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  Global soil-biogenic NOx emissions and the role of canopy processes

Ganzeveld, L. N., Lelieveld, J., Dentener, F. J., Krol, M. C., Bouwman, A. J., & Roelofs, G. J. (2002). Global soil-biogenic NOx emissions and the role of canopy processes. Journal of Geophysical Research, 107(D16): 4298. doi:10.1029/2001JD001289.

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Item Permalink: http://hdl.handle.net/11858/00-001M-0000-0014-90C2-0 Version Permalink: http://hdl.handle.net/11858/00-001M-0000-0014-90C3-E
Genre: Journal Article
Alternative Title : J. Geophys. Res.

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 Creators:
Ganzeveld, L. N.1, Author              
Lelieveld, J.1, Author              
Dentener, F. J., Author
Krol, M. C., Author
Bouwman, A. J., Author
Roelofs, G. J., Author
Affiliations:
1Atmospheric Chemistry, Max Planck Institute for Chemistry, Max Planck Society, ou_1826285              

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Free keywords: atmosphere-biosphere exchanges; oxidized nitrogen; dry deposition; biogenic emissions; canopy reduction factor; global-scale modeling
 Abstract: [1] Soils are an important though uncertain source of oxidized nitrogen (NOx)to the atmosphere. One of the main uncertainties in the source estimates is the role of the canopy interactions between NOx emissions, dry deposition, turbulence, and chemistry. Previous studies, in which only dry deposition has been considered, indicate a reduction of about 50% of the globally emitted NOx by soils. We have implemented a multilayer trace gas exchange model in a chemistry general circulation model to explicitly calculate the role of canopy interactions in regulating the effective NOx emissions to the atmosphere. Our new NOx emission algorithm interactively calculates a global soil emission flux of about 12 Tg N yr(-1). For a sensitivity analysis we have also included a fixed global soil NOx emissions inventory of about 21 Tg N yr(-1). It appears that the enhancement of NOx and O-3 concentrations in response to the soil emission flux is suppressed by the compensating effect of dry deposition. For sites that are exposed to relatively large emission fluxes, our multilayer and the previously used big leaf approach, which does not consider canopy interactions, calculate similar surface NOx fluxes. This confirms the validity of the big leaf approach for most polluted regions at midlatitudes. However, for relatively pristine sites in the subtropics and tropics, where NOx is a limiting factor in ozone and hydroxyl chemistry, there are distinct differences between the multilayer and big leaf NOx surface fluxes. This justifies the use of more comprehensive atmosphere-biosphere exchange descriptions in global models.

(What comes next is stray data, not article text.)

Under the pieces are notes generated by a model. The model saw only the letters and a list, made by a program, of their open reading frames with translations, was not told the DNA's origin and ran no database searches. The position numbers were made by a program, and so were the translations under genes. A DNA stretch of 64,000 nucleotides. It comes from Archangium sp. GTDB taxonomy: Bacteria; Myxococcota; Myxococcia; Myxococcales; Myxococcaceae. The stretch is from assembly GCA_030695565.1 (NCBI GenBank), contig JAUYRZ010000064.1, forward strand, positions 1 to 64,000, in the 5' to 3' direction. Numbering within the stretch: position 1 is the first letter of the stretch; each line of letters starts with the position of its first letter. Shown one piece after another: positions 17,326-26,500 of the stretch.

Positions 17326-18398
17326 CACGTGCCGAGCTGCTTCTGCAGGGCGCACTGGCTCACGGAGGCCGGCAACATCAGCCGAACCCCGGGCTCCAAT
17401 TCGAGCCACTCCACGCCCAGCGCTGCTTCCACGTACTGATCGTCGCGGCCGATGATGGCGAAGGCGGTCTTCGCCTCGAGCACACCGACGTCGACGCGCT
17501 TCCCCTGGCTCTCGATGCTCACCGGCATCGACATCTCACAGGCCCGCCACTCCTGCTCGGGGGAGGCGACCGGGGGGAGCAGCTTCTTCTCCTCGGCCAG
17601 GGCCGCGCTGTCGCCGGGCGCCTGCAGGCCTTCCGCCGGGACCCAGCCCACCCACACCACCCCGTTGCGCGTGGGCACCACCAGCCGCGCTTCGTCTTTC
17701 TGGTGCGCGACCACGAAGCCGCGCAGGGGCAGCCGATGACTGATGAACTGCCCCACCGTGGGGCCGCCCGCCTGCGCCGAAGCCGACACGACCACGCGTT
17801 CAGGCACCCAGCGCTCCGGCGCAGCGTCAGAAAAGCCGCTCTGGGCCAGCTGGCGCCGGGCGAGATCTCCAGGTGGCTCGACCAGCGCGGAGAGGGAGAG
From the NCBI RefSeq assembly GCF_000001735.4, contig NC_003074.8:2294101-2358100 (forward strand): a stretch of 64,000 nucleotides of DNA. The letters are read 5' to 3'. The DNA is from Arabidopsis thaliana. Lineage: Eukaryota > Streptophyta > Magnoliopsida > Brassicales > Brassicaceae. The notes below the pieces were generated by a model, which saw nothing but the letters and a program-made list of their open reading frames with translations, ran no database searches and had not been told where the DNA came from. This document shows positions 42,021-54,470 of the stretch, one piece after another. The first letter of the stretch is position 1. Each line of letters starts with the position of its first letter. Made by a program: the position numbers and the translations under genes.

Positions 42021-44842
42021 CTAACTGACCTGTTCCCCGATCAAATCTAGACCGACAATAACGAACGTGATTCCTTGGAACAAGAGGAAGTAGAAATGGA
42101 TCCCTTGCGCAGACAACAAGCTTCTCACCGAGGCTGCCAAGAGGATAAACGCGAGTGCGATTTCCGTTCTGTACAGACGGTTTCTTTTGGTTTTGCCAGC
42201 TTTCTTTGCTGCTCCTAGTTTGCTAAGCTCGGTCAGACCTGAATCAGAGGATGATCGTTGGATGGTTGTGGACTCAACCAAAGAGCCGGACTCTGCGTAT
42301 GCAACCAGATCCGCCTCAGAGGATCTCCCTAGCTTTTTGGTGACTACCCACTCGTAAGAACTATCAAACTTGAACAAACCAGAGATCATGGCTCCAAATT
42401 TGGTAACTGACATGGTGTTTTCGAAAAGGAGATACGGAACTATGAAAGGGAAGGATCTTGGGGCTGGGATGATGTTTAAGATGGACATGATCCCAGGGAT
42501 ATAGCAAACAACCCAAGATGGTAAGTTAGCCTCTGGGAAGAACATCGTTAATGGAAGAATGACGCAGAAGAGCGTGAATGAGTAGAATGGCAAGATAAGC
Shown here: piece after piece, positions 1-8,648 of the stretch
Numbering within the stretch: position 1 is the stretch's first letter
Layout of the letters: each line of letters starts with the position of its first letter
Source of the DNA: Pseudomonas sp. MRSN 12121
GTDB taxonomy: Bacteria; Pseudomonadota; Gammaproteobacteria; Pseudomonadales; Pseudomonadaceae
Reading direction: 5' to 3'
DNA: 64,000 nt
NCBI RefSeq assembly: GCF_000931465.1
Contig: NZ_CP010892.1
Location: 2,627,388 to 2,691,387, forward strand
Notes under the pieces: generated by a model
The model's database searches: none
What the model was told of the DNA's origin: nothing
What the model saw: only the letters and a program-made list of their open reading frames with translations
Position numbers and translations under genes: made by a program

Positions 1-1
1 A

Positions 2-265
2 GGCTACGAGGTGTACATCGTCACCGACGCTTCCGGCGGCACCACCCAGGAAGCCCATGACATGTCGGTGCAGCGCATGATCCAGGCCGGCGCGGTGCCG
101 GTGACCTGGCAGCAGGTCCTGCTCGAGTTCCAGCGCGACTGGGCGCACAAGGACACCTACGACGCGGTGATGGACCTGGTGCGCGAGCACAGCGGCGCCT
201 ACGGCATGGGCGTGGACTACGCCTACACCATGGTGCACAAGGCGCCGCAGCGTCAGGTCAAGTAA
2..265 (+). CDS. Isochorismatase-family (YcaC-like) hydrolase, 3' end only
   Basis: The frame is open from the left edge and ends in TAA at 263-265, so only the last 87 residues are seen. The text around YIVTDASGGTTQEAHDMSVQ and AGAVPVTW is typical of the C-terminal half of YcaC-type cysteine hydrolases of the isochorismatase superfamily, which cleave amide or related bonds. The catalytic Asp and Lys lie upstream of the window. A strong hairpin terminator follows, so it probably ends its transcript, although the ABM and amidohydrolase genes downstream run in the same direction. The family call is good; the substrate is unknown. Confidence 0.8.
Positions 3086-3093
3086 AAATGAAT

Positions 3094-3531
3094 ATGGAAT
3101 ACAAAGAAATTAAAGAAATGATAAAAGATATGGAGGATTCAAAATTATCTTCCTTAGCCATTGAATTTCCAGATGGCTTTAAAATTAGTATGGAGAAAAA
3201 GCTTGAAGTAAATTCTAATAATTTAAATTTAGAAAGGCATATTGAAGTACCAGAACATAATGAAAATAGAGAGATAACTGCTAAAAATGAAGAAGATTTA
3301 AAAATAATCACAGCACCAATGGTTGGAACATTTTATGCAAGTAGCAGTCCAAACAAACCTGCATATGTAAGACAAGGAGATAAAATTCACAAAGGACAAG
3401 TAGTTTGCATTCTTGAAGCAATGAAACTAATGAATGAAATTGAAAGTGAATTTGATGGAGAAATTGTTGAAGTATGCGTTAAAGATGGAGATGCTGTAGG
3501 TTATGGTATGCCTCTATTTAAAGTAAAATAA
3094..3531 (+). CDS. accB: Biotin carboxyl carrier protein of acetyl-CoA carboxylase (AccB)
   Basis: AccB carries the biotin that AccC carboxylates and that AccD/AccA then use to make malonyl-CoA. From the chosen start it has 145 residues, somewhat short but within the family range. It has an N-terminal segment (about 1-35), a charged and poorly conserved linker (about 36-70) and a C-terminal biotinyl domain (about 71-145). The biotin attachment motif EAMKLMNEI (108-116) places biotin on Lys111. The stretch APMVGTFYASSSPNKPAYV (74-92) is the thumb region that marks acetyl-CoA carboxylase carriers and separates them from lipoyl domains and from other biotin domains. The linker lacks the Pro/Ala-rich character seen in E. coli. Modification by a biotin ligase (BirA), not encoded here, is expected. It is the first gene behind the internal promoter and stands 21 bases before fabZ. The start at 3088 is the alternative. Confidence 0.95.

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Language(s): eng - English
 Dates: 2002-08-27
 Publication Status: Published in print
 Pages: -
 Publishing info: -
 Table of Contents: -
 Rev. Type: Peer
 Identifiers: eDoc: 18178
ISI: 000180327900004
DOI: 10.1029/2001JD001289
 Degree: -

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Title: Journal of Geophysical Research
  Alternative Title : J. Geophys. Res.
Source Genre: Journal
 Creator(s):
Affiliations:
Publ. Info: -
Pages: - Volume / Issue: 107 (D16) Sequence Number: 4298 Start / End Page: - Identifier: ISSN: 0747-7309